An adorable Colima maternal figure from West Mexico, ca. 300 BC – 300 AD. It is 3-3/4” high and depicts the mother cradling an infant in her lap. Both are adorned with identical headdresses. Intact, with good mineral deposits and root marks.
A rare Chimu bowl from Peru, ca. 1100 – 1450 AD. This elaborately decorated example is 6” in diameter and features four radiating panels of animated foxes, separated by panels of step-fret and serpentine designs. Nice find.
A fine Vera Cruz figure from Mexico, ca. 300 BC - 300 AD. This excellent Remojadas type is 4-1/8" high and is adorned with a fancy loincloth, complex headdress, segmented necklace and matching ear ornaments. Good mineral deposits and chapopote décor. Mounted on stand.
Cf. Leyenaar “Von Kuste Zu Kuste”, page 89.
A beautiful Chimu silver nose ornament from Peru, ca. 1100 - 1450 AD. It is 2" in diameter and consists of intricate wire work connecting spheres to the heavy outer ring. Superb workmanship, good mineral deposits, rare type.
An excellent Chimu necklace from Peru, ca. 1100 – 1450 AD. It is 28” long and consists of 11 large copper bells, each with embedded eyes made from shell beads and hammered noses. Many of the bells retain textile fragments absorbed into the verdigris surface and all are separated by a variety of copper and shell spacers. A unique artifact in excellent condition.
A choice canoe prow from Papua New Guinea, ca. early to mid 1900's. It is 14-1/2” long and depicts a beautifully detailed crocodile head. Rows of teeth, raised eyes and intact paint. Mounted on stand.
A group of 10 Tairona beads from Colombia, ca. 1000 – 1500 AD. The 5 “bullet” beads are 3/4” to 7/8” long, the 5 “mace head” beads are 1/2” in diameter. All are perforated for suspension.
A lovely Lambayeque (Sican) bottle from Peru, ca. 700 – 1300 AD. It is 6-1/4” high and depicts the primary deity Naymlap with tears streaming down his face, representing rain. He is flanked by a pair of attendants, typically identified as his children, peering out from the inside of ceremonial huts. A nicely detailed example with good mineral deposits.
Cf. Kauffman-Doig, "Empire of Mystery", page 135.
An excellent Chimu or Lambayeque canteen from Peru, ca. 1100 – 1450 AD. This lovely blackware vessel is 7” high and is a ceramic version of a bottle gourd (Lagenaria siceraria). This rare example also mimics the large, stacked vessels used by chicha vendors in the markets. It is highly burnished, has intact suspension loops and shows strong mineral deposits and trails overall.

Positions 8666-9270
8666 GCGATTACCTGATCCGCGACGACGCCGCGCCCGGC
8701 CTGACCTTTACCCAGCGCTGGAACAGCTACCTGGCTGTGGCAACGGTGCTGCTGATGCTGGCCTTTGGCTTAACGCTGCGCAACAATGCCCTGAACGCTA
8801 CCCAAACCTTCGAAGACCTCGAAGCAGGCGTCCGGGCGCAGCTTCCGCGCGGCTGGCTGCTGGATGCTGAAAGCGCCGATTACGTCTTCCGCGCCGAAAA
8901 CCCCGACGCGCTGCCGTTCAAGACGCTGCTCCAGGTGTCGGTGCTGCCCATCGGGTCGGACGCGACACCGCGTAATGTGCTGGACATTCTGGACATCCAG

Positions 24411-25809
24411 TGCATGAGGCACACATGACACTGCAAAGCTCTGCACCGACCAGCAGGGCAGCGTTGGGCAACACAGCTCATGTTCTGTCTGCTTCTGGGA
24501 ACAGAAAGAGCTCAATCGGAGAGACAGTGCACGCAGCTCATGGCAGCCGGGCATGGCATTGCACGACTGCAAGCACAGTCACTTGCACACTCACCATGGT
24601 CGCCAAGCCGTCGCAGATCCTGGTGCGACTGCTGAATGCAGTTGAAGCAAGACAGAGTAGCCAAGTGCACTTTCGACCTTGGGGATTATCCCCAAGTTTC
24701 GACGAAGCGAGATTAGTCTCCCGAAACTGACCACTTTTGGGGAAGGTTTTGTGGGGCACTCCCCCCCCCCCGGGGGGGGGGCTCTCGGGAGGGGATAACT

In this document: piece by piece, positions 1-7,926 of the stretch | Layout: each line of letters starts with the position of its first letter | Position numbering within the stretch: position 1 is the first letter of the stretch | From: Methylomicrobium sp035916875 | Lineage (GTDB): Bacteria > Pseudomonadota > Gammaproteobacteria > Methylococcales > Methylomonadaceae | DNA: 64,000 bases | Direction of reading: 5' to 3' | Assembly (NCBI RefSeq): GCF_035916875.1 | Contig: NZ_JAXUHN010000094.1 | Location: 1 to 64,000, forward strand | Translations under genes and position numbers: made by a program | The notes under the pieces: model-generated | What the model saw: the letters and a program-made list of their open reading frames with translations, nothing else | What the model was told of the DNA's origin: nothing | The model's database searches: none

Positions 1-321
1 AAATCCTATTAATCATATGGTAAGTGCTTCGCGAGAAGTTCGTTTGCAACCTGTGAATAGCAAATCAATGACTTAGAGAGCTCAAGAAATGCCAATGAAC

Cf. De Lavalle “Lambayeque”, page 92.
An excellent Jalisco figure from West Mexico, ca. 200 BC – 350 AD. This standing female is 7” tall and is posed with arms to her sides. She is elaborately adorned with incised clothing which retains white pigment in the grooves, as well as extensive jewelry, including multiple bracelets, necklace, headdress, ear and nose ornaments. Intact, with strong mineral deposits.
A lovely Colima figure from West Mexico, ca. 300 BC – 300 AD. This choice two-tone female is 12-3/4” high and is posed seated, with one hand held to the side of her face in a thoughtful gesture. She is attired with a long skirt and her elongated ears are pierced. In exceptional condition, with highly burnished slip and good mineral deposits.
An excellent Maya carved cylinder from El Salvador, ca. 400 - 800 AD. This large example is 7-1/2" high, 6" in diameter and is decorated with a pair of crisply carved figures. Each is wearing a complex headdress with flowing backrack and simple loincloth. The carved panels are separated by resist painted panels of circular designs, with stripes decorating the concave bottom. Intact, with strong mineral deposits on the cream slip.
A lovely Cocle jar from Panama, ca. 600 – 800 AD. These fine Conte type is 3-1/4” in diameter and is decorated with linear designs, painted in alternating red, cream and black. Intact, with good mineral deposits.
A wonderful Colima village scene from West Mexico, ca. 300 BC – 300 AD. It is mounted on a 5-1/2” diameter platform and consists of 2 houses and six figures. The dominant figure is a pregnant female leaning against one of the structures, her status is communicated via her relative size. There is also a figure on a funerary pallet and a hunched-over individual looking sideways. Two of the figures are located inside the houses, which are decorated with linear designs. Rare find in excelle...
A choice Huari painted vessel from Peru, ca. 650 – 800 AD. This fine chicha jug from the Huara Valley is 7-1/2” high and features a nicely detailed figure seated atop the chamber. The upper half of the vessel is decorated with panels of linear and mesh décor, echoing traditional textile motifs. Intact, with vivid paint and strong mineral deposits.
A wonderful Tairona crocodilian deity vessel from Colombia, ca. 1000 – 1500 AD. This large effigy is 12” long, 10-1/4” high and depicts the reptilian with the head arched up. He is wearing a solar symbol headdress and rows of teeth surround the long snout. Heavy mineral deposits overall.
Cf. Labbe, “Colombia Before Columbus”, page 174.
A marvelous Chorrera figural vessel from Ecuador, ca. 1200 – 200 BC. It is 8-1/4” long and depicts a prone figure mounted atop the rectangular chamber. The head is superbly detailed, with the chin resting on the hands. The chamber and top of the head have highly burnished orange slip, the face and body are unpolished. Rare example.
Cf. Valdez “Amerindian Signs”, page 48.
A rare Moche comb from Peru, ca. 200 – 600 AD. This choice example of a textile manufacturing tool is 4-1/8” wide and is made from split Carrizo reed and palm spikes, bound together with braided string. Rare type in excellent condition.
Cf. Larco Hoyle "Los Mochicas II", page 194.